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Prince Andrew Banned From Public Appearance In Order Of The Garter After Charles And William Intervention

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Prince Andrew banned from public appearance in the Order of the Garter after the intervention of Charles and William - Peter Nicholls /PA

Prince Andrew banned from public appearance in the Order of the Garter after the intervention of Charles and William – Peter Nicholls /PA

The Duke of York will not be allowed to appear with senior members of the royal family at Monday’s Order of the Garter ceremony, after an 11-hour intervention by the Prince of Wales and the Duke of Cambridge.

Prince Andrew, 62, would appear along with other members of the royal family in the traditional velvet robes and plumed hats for the annual procession from Windsor Castle to St George’s Chapel.

However, senior royals feared a “backlash” and lobbied the Queen for a change to the plan, that much is clear.

It comes after the Telegraph revealed that the Duke has urged Her Majesty to return to royal duties and wants the Grenadier Guards colonelship returned to him.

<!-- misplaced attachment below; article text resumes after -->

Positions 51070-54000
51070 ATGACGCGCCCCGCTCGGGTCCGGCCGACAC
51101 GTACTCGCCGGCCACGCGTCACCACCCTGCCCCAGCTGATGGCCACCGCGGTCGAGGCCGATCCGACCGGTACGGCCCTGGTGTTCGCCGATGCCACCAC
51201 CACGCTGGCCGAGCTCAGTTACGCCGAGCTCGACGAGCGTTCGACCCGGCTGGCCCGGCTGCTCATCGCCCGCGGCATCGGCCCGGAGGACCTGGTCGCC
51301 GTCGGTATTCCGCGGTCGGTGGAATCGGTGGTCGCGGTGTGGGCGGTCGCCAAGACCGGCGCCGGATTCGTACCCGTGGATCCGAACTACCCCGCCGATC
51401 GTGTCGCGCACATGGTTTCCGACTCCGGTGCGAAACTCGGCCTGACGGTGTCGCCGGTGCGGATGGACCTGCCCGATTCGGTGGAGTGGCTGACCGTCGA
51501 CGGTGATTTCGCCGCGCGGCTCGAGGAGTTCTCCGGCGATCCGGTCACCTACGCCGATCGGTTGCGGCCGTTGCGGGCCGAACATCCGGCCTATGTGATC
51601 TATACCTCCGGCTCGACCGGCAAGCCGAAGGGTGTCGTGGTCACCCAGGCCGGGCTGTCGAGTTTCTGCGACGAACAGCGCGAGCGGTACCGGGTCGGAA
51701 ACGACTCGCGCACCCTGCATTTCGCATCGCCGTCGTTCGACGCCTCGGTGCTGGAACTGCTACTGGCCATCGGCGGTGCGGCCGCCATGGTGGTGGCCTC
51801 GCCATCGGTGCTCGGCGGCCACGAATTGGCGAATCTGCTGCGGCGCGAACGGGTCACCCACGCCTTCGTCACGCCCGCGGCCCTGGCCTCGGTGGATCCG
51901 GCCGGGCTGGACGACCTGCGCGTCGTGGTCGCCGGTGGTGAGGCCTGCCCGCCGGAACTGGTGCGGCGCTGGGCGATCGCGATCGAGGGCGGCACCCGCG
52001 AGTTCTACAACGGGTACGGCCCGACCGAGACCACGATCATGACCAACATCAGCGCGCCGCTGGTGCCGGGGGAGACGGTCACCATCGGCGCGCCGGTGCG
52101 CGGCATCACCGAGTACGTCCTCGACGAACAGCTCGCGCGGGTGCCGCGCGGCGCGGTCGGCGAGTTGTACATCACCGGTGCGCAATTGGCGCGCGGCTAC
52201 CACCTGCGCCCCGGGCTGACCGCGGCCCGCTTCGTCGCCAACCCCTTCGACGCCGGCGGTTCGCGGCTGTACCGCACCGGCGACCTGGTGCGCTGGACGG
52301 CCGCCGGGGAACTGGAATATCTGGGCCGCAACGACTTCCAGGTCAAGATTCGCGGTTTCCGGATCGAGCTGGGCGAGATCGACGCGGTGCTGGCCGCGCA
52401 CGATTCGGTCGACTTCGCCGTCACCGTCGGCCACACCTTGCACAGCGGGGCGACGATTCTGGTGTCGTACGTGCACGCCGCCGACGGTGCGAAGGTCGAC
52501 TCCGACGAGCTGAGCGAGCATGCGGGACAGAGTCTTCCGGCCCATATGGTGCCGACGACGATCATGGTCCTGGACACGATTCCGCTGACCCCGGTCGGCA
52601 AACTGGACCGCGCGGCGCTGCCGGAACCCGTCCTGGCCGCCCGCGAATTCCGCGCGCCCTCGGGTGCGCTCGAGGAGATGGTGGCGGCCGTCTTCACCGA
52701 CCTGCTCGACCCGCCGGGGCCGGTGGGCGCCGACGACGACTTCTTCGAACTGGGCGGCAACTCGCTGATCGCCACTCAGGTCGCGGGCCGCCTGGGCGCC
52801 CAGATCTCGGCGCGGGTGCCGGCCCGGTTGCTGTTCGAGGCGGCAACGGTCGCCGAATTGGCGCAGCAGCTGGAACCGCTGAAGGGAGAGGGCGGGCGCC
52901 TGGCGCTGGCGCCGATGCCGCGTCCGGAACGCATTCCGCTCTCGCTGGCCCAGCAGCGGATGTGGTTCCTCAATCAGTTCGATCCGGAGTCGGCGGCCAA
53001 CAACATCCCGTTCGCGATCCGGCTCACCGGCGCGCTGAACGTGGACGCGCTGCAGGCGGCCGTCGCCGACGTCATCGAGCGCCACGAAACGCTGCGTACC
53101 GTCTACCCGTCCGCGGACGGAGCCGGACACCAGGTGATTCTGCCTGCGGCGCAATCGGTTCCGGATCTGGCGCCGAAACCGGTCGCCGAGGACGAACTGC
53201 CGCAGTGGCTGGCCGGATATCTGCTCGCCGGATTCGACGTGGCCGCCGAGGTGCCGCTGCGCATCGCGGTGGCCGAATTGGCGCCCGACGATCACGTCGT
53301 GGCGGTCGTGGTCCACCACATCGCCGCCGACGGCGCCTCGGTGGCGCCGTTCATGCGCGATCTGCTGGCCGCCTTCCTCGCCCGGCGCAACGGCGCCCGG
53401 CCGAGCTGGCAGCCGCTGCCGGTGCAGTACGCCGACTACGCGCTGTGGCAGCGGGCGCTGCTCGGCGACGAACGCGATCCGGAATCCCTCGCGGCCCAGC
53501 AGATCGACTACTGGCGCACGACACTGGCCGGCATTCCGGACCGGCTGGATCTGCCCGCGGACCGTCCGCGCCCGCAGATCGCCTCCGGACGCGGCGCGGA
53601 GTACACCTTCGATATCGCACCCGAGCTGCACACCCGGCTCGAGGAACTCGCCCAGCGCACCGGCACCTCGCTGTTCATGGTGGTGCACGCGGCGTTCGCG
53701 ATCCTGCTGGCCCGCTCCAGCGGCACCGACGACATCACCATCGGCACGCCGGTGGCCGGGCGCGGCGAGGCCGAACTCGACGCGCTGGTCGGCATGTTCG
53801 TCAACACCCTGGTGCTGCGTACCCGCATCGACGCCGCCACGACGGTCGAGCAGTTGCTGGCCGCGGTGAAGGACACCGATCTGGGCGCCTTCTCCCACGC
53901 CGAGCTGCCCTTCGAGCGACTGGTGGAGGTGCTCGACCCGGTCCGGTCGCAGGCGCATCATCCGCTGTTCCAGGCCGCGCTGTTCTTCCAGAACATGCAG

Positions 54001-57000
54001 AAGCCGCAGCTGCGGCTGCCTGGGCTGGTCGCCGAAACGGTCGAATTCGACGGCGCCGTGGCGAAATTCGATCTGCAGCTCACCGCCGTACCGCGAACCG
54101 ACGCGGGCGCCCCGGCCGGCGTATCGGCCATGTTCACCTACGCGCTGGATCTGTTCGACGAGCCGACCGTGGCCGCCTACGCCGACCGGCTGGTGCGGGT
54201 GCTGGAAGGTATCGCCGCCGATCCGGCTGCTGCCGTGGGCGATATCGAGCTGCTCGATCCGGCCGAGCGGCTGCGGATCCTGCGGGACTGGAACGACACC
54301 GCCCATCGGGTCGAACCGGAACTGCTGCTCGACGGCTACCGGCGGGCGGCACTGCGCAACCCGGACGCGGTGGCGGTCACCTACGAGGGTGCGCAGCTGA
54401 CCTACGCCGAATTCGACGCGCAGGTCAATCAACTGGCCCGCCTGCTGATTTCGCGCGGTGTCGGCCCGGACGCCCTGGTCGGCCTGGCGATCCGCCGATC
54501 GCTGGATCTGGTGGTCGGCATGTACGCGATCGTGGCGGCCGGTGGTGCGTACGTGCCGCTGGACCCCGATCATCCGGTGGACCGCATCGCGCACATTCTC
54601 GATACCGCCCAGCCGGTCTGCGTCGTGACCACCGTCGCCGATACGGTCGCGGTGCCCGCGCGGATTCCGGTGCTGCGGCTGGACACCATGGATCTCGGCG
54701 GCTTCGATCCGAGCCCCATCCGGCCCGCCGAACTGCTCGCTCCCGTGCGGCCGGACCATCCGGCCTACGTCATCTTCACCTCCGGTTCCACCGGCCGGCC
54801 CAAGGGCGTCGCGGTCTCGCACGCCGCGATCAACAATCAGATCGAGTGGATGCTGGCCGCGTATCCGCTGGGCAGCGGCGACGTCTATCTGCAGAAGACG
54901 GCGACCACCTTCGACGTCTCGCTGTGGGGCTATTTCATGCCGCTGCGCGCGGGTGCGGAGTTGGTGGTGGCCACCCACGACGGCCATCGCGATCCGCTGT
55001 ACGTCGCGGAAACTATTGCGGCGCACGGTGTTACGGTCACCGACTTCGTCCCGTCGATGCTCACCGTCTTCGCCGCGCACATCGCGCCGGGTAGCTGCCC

Behind the palace walls, conversations are going on about the sensitive issue of his future, but he is not expected to get what he wants.

The final step is an indication of the power of feeling among other royals about his “pariah” status.

‘For his own good’

A source told The Sun Prince Andrew was told to stay out of sight “for his own good” today after tense family talks.

The duke would have challenged the ban, but to no avail.

A source close to the Duke insisted it was his own “personal decision” not to appear in public.

After being forced to withdraw from thanksgiving during the platinum anniversary celebrations at St. Paul’s Cathedral earlier this month after testing positive for coronavirus, he looked forward to the public appearance and considered a small step on the way. to his return to some form of royal life.

He will still join the Queen and the rest of his family for the enthronement in the castle throne room and the traditional lunch in the Waterloo room afterwards.

But due to ongoing mobility issues, neither the Duke nor the Queen are expected to participate in the public procession and church service.

Garter Day is one of the highlights of the royal family’s summer program, taking place this afternoon for the first time in three years.

The Duchess of Cornwall, along with Sir Tony Blair and Baroness Amos, will be one of those invested in the country’s oldest and most distinguished knighthoods.

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